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Willie Nelson

Outlaw country was a significant trend in country music during the late 1960s and the 1970s (and even into the 1980s in some cases), commonly referred to as The Outlaw Movement (both by fans and by people in the music industry) or simply Outlaw music.[1] The focus of the movement has been on self-declared "outlaws", such as Johnny Cash, Waylon Jennings, Merle Haggard, David Allan Coe and his Eli Radish Band, Willie Nelson, Kris Kristofferson, Hank Williams Jr., and Billy Joe Shaver. The reason for the movement has been attributed to a reaction to the Nashville sound, developed by record producers like Chet Atkins who softened the raw honky tonk sound that was predominant in the music of performers like Jimmie Rodgers, and his successors such as Hank Williams, George Jones and Lefty Frizzell. According to Aaron Fox (2004, p. 51) "the fundamental opposition between law-and-order authoritarianism and the image of 'outlaw' authenticity... has structured country's discourse of masculinity since the days of Jimmie Rodgers."

Contents

Seeds of change

The roots of the outlaw movement can be traced to the 1950s. A major influence on the outlaw movement was Elvis Presley's bluesy covers of country standards. However, an even greater transition occurred after Waylon Jennings was able to secure his own recording rights, and began the trend of bucking the "Nashville Sound."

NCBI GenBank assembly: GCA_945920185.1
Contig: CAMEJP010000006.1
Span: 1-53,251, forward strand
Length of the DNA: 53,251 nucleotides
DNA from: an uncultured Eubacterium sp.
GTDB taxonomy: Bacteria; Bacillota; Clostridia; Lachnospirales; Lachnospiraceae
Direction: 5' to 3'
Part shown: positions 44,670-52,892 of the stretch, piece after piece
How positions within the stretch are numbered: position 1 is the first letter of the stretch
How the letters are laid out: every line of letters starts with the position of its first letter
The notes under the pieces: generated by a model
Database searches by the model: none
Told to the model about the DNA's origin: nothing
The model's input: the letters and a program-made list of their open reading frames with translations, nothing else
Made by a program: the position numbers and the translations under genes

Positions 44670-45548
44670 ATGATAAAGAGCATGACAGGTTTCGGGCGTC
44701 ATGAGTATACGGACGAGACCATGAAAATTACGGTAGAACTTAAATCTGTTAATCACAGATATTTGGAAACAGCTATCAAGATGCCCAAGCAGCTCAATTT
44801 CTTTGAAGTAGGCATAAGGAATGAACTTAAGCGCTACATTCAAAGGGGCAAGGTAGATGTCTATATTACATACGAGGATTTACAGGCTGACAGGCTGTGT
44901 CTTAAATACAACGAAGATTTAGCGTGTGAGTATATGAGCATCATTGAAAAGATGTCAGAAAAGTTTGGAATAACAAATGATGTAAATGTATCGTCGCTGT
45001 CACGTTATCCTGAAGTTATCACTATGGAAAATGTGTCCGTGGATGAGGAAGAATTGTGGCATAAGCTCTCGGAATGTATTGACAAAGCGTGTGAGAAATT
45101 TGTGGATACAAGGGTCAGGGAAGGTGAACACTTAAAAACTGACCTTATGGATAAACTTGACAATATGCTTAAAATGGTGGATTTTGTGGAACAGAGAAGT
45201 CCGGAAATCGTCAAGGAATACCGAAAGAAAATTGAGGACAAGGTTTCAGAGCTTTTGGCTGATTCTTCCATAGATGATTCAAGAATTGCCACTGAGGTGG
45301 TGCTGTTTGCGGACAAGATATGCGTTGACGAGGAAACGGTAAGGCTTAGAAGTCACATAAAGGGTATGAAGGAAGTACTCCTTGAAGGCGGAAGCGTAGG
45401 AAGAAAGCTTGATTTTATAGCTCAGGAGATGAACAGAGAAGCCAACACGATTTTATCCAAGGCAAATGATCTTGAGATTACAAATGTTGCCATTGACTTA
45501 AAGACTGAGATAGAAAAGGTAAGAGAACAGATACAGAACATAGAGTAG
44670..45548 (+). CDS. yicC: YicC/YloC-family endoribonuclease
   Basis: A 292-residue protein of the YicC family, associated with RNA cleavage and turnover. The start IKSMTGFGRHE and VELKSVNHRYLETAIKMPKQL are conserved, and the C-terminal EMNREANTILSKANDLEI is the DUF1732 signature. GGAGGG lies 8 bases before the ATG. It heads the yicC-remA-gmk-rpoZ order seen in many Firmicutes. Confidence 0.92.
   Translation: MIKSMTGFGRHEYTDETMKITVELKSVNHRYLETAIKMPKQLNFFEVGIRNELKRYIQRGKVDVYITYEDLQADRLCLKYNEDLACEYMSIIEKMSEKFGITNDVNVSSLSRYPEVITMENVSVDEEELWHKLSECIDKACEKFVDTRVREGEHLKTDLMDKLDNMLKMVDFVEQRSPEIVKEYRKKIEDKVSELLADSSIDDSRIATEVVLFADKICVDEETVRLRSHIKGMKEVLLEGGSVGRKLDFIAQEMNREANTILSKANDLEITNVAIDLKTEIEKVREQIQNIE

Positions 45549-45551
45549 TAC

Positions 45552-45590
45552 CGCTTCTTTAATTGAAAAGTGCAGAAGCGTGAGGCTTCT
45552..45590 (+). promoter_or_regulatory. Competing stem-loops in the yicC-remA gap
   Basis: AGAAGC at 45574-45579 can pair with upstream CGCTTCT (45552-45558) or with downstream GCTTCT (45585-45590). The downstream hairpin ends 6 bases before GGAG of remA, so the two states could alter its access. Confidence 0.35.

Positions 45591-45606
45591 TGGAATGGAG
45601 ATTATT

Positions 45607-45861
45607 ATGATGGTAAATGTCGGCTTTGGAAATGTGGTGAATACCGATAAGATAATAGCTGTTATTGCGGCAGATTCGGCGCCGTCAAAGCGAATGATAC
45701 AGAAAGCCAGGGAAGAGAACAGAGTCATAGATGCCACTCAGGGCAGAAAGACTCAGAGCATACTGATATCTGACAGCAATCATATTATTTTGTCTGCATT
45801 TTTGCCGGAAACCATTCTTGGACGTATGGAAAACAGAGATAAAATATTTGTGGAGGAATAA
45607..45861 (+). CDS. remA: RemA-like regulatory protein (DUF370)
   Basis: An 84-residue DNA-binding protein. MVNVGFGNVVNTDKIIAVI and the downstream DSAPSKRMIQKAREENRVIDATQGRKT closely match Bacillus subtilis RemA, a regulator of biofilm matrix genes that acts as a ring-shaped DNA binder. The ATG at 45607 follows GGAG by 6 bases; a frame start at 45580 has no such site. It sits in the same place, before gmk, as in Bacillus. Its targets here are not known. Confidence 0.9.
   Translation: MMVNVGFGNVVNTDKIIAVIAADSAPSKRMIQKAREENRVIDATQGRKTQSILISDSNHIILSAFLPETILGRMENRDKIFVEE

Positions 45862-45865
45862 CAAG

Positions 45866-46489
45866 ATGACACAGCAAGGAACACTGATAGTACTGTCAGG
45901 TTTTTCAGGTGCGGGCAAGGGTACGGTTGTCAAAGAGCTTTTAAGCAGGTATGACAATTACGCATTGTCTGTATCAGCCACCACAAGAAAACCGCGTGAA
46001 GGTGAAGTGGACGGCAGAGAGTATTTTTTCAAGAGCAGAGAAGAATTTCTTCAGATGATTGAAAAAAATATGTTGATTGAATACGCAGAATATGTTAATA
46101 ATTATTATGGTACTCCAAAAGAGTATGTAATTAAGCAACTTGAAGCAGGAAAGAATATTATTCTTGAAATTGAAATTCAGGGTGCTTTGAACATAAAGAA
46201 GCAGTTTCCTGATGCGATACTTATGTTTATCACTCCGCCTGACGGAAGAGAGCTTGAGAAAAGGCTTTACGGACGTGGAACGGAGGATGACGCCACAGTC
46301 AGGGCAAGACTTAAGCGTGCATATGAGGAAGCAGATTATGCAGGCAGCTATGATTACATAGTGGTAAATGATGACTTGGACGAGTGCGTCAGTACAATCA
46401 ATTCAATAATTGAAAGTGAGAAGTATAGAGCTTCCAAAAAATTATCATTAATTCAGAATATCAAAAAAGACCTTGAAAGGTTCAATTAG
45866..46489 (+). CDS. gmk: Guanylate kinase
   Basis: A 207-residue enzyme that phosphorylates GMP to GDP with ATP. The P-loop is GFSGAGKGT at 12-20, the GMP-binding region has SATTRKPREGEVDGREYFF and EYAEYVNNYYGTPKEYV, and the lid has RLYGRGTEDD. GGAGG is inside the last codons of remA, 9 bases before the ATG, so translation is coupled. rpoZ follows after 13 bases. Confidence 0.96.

The 1960s was a decade of enormous change and the change was reflected in the revolution in the music of the time. The Beatles, Bob Dylan, the Rolling Stones and many who followed in their wake cast off the traditional role of the recording artist. They wrote their own material, they had creative input to their albums, they refused to conform to what society required of its youth. At the same time, country music was declining into a formulaic genre that appeared to offer the establishment what it wanted with artists such as Porter Wagoner and Dolly Parton making the kind of music that was anathema to the growing counter culture. While Nashville continued to be the focus of country music, other centers included Lubbock, Tulsa and Austin.